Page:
# Spiral End Mallet #1: The Lay-Out

 Blog entry by Kent Shepherd posted 08-14-2009 10:47 PM 2464 reads 17 times favorited 12 comments
 no previous part Part 1 of Spiral End Mallet series Part 2: The Router Jig »

Thanks for your interest in my new Spiral-End Mallet, based on the Lazy Larry Spiral Cheese Boards, by degoose. Obviously with the small size of the pieces, the band saw jig Larry uses wouldn’t work. This is how I adapted his GREAT idea for something a little different.

The first step is to make the medallion that is inlayed in the end of the mallet. (Yes it is inlayed—-do you think I’m totally nuts?) If you are looking for a fast, easy project, this may not be it, but the end result is well worth the effort. As you see from jigs I’ve posted, I usually don’t take the easy way out. —-But it sure is FUN.

HERE WE GO!

First, do the math—-or maybe a little Geometry. You need to establish the size you want the medallion, which obviously is related to the diameter of the end of your mallet. Mine is 2 7/8”. My medallion finished out at
2 1/8”, including the band around the outside. The radius you need for this size is 1”. Set your compass on that measurement.—-Note—You certainly may change that to fit your needs, especially if you do another application, like coasters for instance. The principal remains the same, you just change lay-out sizes and create router jigs to accomodate. Draw a circle on any scrap piece.

Now place a mark at any point around that circle and draw an arc from that point through the center of the circle you drew.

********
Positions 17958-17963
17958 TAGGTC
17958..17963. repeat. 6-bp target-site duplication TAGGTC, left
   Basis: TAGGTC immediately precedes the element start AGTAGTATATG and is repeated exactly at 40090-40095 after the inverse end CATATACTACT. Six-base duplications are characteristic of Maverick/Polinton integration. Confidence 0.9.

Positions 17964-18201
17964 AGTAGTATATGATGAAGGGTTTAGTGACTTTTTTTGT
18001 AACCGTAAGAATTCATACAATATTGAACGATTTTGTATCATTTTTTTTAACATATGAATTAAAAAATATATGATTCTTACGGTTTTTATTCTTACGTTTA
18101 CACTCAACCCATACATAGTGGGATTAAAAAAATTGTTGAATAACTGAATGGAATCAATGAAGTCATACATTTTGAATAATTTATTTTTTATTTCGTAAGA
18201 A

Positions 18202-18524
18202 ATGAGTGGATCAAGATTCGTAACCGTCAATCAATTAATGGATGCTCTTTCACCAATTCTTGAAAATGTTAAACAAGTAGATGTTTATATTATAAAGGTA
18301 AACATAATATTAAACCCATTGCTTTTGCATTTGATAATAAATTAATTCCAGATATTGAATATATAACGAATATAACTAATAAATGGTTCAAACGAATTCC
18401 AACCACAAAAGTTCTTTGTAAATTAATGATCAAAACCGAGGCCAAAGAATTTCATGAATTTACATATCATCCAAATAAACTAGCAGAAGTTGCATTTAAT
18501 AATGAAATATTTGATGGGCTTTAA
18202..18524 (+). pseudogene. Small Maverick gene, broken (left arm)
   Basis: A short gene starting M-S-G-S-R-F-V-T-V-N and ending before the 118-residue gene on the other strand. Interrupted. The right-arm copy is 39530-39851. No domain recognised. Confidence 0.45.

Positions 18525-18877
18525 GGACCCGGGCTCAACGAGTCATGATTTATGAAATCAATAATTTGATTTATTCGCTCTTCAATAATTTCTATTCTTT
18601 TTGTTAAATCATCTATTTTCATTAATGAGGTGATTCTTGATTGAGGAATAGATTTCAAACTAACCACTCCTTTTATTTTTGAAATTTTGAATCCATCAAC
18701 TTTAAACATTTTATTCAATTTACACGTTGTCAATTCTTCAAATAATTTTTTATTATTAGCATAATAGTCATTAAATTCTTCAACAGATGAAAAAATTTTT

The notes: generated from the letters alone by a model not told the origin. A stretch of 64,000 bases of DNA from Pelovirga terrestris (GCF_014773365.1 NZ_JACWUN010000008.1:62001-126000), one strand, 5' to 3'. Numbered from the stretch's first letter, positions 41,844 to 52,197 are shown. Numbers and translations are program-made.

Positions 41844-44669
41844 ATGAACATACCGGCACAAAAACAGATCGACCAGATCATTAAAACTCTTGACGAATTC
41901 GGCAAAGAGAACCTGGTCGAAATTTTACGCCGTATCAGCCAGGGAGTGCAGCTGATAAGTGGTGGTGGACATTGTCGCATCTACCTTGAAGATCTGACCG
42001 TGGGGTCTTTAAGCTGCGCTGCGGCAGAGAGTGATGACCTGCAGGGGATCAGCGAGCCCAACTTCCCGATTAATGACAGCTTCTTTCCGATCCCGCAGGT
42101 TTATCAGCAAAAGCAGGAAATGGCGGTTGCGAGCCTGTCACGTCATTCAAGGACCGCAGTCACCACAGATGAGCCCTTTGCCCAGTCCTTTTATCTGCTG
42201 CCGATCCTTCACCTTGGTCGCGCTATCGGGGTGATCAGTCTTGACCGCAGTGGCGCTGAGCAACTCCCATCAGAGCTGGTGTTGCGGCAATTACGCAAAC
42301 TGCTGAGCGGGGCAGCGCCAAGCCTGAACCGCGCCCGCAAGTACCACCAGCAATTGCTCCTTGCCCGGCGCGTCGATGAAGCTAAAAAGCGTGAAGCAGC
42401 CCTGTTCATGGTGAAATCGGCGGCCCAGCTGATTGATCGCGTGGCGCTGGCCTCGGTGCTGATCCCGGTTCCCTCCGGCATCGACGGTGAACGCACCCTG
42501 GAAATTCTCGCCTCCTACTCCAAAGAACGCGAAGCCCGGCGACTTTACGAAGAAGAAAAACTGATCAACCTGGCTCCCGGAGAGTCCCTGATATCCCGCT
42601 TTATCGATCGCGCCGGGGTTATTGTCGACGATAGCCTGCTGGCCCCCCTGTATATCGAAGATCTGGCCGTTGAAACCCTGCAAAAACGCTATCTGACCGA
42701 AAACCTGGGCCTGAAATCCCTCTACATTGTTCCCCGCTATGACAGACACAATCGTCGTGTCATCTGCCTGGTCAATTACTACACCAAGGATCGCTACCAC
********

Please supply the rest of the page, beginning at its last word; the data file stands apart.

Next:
OK are you still with me. It’s really not that complicated is it. Now place your center point where you crossed the outside of the circle, and do it again untill you have this. Again, it’s the same radius—You never change your compass.

Now you can start actually building something. The Router jigs began with a base clamped to th router table top. I drilled holes to accept the pivot bolt on the cicle jigs that clamp the workpiece.—You’ll see! I drilled a series of holes on 1” increments to use for other diameter spirals later. I had some plastic tubing that is pressed in the holes. It operates smoother, and will last much longer. Find some that will accept your pivot bolts. I used 1/4” bolts. You want it snug. Drill the holes the OD of the tubing, and glue it in—-Super Glue is fine. Yeah I know, mine’s sloppy. I get in a hurry too sometimes. The slot is for the spiral bit. You will need it to adjust things later, especially if you do a larger diameter later. The bottom of this base has a runner mounted that fits the miter slot. If you don’t have one, use something to hang over the edge to keep everthing lined up. It’s important later.

Now, the clamping jigs. There are two, One for the inside and outside radius. They are 1/2” Baltic Birch Plywood. Dimensions are not important here. Drill a 1/4” hole for the pivot bolt. Take a bolt and cut off the theads, so that only the shoulder remains. The length is enough to protrude from the bottom about 3/8”. I countersunk the bolt head and epoxied into the jig from the top. Next place the bolt into the base. With the router bit below the table start your router, and raise up through the jig. The pivot hole must be exactly the distance from the bit as the radius you have already established. Remember the lay-out step. After plunging the bit, move the top jig in a circle on the pivot bolt. Only go about halfway around (You don’t want to cut a hole in your jig now—do you?)

That’s it for now. I’ve typed way past my limit. Stay tuned for Part 2, coming soon. I’ll show you how to make the clamps. Critical if you want to keep your fingers—-Remember how small these pieces are.